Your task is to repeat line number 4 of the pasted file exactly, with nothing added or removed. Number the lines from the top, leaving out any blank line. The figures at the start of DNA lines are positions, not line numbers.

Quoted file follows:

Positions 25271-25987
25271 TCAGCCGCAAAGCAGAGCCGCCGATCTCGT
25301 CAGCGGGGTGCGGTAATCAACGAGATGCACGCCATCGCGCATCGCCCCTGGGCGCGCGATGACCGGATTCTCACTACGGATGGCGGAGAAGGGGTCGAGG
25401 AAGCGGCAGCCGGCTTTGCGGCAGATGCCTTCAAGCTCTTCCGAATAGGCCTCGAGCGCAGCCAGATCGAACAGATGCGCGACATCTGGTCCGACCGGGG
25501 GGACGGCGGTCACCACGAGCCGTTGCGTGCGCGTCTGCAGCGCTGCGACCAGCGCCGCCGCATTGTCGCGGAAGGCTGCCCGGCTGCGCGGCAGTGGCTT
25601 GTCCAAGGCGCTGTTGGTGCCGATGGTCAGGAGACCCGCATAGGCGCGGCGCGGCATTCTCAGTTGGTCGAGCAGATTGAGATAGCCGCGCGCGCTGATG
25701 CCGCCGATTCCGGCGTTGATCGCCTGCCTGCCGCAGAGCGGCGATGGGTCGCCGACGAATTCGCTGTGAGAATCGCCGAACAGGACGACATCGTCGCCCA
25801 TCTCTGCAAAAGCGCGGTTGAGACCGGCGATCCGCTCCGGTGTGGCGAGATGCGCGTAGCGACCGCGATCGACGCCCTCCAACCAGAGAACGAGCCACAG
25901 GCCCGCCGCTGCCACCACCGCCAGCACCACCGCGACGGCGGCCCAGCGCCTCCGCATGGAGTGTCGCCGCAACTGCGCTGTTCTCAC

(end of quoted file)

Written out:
25401 AAGCGGCAGCCGGCTTTGCGGCAGATGCCTTCAAGCTCTTCCGAATAGGCCTCGAGCGCAGCCAGATCGAACAGATGCGCGACATCTGGTCCGACCGGGG